What do you know about water?
Before I went to Lebanon, I knew that it is life-saving and that clean water is key to preventing diseases. But I never realized how much its value extends beyond that. I never understood the dignity and comfort that it can offer people in hard times -- until this past month.
In May and June, I was in Lebanon, helping with World Vision’s response to the Syrian refugee crisis, providing information about our work for supporters, coordinating media visits, and communicating the needs that our staff identify in the communities and settlements where they work.
The places where Syrian refugees are living in Lebanon’s Bekaa Valley are not like the refugee camps that I’ve seen on TV. Tents are often in small groups, constructed from pieces of wood, bits of tin or plywood, tarpaulins from advertising billboards -- whatever people can find. The more established shelters may have been here for as long as two years. Others were constructed this week. Instead of being organized in large open fields, these shelters are set up wherever people can find a bit of land. They sit alongside houses, farms, and businesses.
When I first visited one of these settlements, I spoke with Ramiah, a mother who had arrived with her husband and children in Lebanon 15 days before, fleeing the violence in Syria. She told me that her number-one priority was getting clean water for her children, two of whom bear scars from shrapnel and burns. Ramiah added that her little girl, Usra, wakes up screaming at night.
With all they’ve been through, water doesn’t seem like enough. It’s so basic. I want them to have their homes, their country, their old lives back. But I can’t give them those things.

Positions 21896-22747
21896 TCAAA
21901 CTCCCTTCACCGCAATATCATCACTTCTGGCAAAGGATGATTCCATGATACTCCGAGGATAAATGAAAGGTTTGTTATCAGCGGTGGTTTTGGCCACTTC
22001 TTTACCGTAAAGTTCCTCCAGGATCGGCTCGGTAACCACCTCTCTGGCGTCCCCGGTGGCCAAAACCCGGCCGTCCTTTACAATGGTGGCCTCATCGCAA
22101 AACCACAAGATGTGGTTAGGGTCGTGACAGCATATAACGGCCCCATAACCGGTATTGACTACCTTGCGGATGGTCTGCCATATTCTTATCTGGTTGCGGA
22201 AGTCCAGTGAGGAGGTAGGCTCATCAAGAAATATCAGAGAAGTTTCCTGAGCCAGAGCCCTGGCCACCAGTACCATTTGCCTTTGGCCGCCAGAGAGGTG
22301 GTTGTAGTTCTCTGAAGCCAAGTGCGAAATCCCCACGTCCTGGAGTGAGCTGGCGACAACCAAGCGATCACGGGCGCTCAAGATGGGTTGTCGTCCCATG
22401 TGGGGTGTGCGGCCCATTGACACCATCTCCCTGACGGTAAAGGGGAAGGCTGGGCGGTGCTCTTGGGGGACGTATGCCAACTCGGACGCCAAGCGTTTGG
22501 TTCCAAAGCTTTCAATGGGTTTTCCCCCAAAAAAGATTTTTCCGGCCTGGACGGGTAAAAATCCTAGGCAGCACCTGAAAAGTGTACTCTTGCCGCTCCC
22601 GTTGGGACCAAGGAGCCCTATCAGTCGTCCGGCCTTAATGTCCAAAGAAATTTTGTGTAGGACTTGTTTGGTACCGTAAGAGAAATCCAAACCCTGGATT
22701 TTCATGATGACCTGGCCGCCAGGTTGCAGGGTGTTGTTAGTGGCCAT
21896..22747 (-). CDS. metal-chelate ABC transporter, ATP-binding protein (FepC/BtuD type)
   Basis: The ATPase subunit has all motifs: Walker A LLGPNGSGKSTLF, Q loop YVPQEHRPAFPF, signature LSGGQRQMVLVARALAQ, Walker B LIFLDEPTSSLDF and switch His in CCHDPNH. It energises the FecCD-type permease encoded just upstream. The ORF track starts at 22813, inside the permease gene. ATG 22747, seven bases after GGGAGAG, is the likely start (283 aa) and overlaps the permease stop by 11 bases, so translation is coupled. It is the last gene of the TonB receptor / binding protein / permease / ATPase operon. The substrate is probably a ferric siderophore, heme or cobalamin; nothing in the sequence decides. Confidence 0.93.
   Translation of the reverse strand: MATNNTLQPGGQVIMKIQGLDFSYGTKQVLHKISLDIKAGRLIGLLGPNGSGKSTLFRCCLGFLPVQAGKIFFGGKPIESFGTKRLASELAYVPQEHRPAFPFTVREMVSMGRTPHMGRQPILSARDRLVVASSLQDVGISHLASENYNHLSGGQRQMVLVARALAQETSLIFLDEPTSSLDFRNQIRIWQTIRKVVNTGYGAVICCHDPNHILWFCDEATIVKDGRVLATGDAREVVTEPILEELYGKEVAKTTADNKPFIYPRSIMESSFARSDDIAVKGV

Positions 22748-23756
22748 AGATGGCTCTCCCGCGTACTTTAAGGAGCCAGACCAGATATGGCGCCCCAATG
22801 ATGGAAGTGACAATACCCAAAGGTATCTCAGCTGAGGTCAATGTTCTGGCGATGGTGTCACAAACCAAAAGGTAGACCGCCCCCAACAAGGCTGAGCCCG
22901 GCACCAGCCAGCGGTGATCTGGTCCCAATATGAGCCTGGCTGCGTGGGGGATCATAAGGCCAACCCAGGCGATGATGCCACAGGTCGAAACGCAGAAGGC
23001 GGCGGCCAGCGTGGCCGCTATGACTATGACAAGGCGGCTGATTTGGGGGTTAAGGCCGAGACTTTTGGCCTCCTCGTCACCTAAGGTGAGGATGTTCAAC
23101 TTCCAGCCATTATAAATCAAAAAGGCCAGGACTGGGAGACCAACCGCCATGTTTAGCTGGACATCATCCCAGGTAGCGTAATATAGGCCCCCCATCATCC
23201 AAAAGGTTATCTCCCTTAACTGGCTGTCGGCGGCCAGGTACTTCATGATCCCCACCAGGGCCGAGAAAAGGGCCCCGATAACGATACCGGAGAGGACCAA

Water is something the international community can provide. And the impact of World Vision’s water, sanitation, and hygiene programs runs deeper than I understood before arriving in Lebanon. I knew that water is crucial to life, especially during the Lebanese summer. I knew that diarrhea and skin diseases are likely to spring up in the absence of clean water. And I knew that the spread of disease increases with a lack of functioning toilets.
But I didn’t understand the comfort and dignity that this basic element can provide. In a situation where so much is beyond your control, the dignity of privacy and the comfort of being able to wash yourself and your children are small, treasured comforts.
When I returned to the settlement where Ramiah and her family live a few weeks after my first visit, I found that World Vision had installed water tanks and cylindrical white buildings (latrines) between tents. The families were proud to show me the new tanks they had helped to install. They explained how the water they used for washing was kept in a tank and reused to flush the latrines.
In the midst of a crisis that seems so enormous, so complex, and so overwhelming, I’m heartened to see that the support of our donors is giving families the comfort and dignity of clean water and toilets.
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Joy Toose is the social media manager for World Vision Australia.
Make a one-time donation to help World Vision provide emergency assistance for Syrian refugees who have fled the escalating violence in their country. Your gift will help us bring interventions like food vouchers, cooking supplies, water and sanitation initiatives, and more. Many families have lost everything as conflict has taken their homes and livelihoods.
Please join us in prayer for all World Vision staff members working around the world, particularly in this region of conflict.